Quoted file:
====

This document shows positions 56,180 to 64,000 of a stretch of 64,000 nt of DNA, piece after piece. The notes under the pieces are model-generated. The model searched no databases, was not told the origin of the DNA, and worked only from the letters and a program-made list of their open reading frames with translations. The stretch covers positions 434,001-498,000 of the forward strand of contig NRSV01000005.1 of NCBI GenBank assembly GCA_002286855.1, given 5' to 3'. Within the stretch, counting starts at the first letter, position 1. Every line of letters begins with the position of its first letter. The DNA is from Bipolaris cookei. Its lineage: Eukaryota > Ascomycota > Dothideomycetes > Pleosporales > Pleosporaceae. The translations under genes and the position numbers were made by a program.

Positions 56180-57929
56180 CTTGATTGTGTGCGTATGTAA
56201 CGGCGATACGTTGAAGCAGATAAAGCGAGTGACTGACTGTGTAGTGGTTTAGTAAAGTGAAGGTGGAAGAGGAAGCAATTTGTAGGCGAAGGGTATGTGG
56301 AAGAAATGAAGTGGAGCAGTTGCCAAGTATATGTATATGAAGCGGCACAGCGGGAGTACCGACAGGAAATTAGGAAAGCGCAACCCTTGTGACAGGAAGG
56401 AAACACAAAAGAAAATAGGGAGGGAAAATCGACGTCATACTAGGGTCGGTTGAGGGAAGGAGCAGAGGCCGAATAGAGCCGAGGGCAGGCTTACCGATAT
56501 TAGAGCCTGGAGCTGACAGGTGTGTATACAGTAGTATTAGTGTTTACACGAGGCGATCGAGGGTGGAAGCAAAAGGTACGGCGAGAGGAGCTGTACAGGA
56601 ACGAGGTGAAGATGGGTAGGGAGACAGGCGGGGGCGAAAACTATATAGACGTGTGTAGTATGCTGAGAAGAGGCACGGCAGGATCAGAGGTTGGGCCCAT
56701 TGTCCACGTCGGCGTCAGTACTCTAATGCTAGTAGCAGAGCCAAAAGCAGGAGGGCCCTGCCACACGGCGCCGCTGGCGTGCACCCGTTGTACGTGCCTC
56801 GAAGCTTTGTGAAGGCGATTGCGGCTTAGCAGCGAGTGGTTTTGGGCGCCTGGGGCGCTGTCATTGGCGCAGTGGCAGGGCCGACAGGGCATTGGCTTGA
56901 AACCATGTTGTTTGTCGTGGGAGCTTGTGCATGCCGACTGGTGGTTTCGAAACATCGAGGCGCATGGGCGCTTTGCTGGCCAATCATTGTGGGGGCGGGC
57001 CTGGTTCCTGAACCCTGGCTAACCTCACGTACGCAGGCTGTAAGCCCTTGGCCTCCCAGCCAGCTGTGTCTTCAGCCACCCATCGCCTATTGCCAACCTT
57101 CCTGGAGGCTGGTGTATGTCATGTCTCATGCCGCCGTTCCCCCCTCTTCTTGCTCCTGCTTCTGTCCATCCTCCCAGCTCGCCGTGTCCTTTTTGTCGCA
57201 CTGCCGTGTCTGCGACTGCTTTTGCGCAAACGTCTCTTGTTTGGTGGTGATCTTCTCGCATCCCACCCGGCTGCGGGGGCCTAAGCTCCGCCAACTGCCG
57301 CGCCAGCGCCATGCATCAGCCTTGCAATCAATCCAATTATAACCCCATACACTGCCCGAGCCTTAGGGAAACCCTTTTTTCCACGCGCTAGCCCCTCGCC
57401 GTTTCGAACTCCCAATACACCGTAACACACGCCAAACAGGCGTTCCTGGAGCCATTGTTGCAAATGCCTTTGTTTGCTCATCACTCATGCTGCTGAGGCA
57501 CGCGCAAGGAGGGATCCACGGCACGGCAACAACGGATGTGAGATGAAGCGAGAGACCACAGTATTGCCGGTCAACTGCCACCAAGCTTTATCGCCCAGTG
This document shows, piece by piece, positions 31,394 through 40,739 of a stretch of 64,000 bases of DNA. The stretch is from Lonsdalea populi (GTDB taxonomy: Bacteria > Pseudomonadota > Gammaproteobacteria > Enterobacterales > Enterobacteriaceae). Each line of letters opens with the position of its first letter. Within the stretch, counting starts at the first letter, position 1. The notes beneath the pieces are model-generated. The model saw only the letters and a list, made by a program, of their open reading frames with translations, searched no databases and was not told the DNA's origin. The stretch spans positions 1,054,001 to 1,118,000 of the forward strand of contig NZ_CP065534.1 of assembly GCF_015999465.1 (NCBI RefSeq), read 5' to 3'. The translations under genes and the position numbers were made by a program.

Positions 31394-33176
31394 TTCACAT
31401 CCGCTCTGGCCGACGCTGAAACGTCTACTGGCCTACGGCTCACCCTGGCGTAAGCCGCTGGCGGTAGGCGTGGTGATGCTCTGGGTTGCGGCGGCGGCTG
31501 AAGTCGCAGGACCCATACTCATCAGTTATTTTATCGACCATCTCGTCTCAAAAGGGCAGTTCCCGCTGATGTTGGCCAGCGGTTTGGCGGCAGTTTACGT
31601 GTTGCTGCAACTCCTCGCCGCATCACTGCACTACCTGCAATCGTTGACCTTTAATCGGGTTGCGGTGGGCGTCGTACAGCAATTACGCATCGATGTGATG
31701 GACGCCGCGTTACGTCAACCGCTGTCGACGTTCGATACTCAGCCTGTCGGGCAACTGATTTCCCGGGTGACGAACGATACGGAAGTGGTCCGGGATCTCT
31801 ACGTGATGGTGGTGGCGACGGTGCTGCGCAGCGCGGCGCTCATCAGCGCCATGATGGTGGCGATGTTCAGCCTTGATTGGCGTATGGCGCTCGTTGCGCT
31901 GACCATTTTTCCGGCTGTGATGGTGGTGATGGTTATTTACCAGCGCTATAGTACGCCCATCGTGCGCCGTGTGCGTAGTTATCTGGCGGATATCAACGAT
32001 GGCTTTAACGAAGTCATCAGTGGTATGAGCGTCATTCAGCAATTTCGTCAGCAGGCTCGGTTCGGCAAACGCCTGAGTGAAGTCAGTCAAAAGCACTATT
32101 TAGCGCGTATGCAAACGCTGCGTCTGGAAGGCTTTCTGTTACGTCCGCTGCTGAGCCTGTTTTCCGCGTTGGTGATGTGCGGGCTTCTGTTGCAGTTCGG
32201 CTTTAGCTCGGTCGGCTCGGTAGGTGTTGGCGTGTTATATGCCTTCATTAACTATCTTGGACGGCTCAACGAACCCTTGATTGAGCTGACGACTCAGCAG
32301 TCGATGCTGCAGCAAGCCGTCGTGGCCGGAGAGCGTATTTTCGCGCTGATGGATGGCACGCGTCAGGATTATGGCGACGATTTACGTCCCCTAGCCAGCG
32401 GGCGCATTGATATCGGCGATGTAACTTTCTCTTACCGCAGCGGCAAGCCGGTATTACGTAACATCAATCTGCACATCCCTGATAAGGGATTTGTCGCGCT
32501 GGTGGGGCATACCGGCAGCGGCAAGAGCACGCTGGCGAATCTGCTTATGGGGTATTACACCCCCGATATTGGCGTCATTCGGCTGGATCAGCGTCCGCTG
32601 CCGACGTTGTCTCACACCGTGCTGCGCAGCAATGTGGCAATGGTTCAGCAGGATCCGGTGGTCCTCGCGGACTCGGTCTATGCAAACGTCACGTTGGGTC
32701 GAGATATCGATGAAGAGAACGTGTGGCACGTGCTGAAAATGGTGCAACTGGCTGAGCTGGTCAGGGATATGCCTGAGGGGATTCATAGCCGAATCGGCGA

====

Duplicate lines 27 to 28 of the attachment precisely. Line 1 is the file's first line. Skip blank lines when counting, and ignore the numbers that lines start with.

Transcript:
32001 GGCTTTAACGAAGTCATCAGTGGTATGAGCGTCATTCAGCAATTTCGTCAGCAGGCTCGGTTCGGCAAACGCCTGAGTGAAGTCAGTCAAAAGCACTATT
32101 TAGCGCGTATGCAAACGCTGCGTCTGGAAGGCTTTCTGTTACGTCCGCTGCTGAGCCTGTTTTCCGCGTTGGTGATGTGCGGGCTTCTGTTGCAGTTCGG